#2 — Your parents discuss the ’Internet of Everything’

Source – Telcos and Big Data vendors

Our Prediction — The irrational urge to connect every domestic and industrial appliance to the internet becomes unstoppable. More new uses will be found to link sensors, smartphones and corporate systems.

Integration of multiple devices and interfaces will cause more security holes because the app security industry hasn’t yet figured out that real security problems happen because of poor interfaces at the whole-system level

#3 – SQL Injections will be bigger than Drugs and Malware, Hack and Phishing will empty your bank accounts

Source – IT Security Vendors

Our Prediction – The cyber security hype cycle will continue to churn as companies keep throwing money at cyber training, tools and consulting. Yet still after billions spent over the past 10 years, several name brands will experience significant breaches. Customers will be up in arms, experts will continue to be mystified and CEOs will head for the door.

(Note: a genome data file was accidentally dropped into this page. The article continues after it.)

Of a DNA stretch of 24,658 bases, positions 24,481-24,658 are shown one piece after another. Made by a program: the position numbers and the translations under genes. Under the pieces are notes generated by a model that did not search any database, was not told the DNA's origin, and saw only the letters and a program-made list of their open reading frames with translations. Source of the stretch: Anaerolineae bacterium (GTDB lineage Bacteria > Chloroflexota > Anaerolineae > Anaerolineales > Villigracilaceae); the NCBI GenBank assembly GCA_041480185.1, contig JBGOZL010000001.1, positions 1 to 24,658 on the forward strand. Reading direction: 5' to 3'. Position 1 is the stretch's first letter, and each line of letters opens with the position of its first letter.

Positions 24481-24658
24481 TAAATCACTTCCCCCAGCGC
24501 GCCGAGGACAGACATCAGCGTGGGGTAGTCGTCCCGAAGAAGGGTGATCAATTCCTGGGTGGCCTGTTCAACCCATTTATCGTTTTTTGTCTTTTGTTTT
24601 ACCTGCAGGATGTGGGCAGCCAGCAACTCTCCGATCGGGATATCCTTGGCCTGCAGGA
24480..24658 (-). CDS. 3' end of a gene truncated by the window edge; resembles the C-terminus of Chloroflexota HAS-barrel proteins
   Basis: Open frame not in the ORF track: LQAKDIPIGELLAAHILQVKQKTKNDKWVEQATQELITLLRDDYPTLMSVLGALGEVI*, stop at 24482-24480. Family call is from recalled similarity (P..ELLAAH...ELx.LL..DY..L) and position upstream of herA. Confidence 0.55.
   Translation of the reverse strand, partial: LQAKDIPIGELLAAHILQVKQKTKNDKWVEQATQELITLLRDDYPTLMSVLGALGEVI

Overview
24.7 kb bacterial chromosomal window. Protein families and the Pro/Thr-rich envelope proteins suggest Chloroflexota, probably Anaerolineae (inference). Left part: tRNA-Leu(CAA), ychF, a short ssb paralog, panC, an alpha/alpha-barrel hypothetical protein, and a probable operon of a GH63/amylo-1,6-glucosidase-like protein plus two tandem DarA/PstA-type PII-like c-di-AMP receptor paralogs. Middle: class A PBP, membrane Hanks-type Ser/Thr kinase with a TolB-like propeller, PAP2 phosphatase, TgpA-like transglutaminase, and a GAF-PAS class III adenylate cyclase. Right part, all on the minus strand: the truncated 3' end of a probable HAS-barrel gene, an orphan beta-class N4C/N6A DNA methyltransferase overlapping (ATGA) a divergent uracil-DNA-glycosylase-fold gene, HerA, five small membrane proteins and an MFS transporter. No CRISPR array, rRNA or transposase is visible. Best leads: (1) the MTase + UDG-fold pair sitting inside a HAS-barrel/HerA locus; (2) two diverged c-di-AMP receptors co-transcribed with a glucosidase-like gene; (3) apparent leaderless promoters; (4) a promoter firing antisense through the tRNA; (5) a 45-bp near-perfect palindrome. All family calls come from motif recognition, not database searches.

Those who continue to ignore the underlying structural integrity of their software will once again make headlines. SQL injection is the most common technique among hackers for stealing confidential. personal and financial information. In fact, the scars of multiple SQL injections can be seen on almost any critical app. Programmers will spread the epidemic by sharing tainted

compilers.

#4 — Software will be measurable (as if..)

Source – IT departments

Our Prediction — The dark art of code development will soon become, just a little, more like a science. Just as many other advances in technology the ability to improve quality will spur more innovation.

At this heavenly time of year, it is perhaps relevant to remember, the father of quality himself, W Edward Deming, once said “"In God we trust, all others bring data”. The combination of automated function points, a recognised set of global standards and tools to visualise progress on quality will finally provide some certainty to the effort and the costs in developing software, both in-house and by outsourcers.

#5 – Big Data and analytics will be evenBigger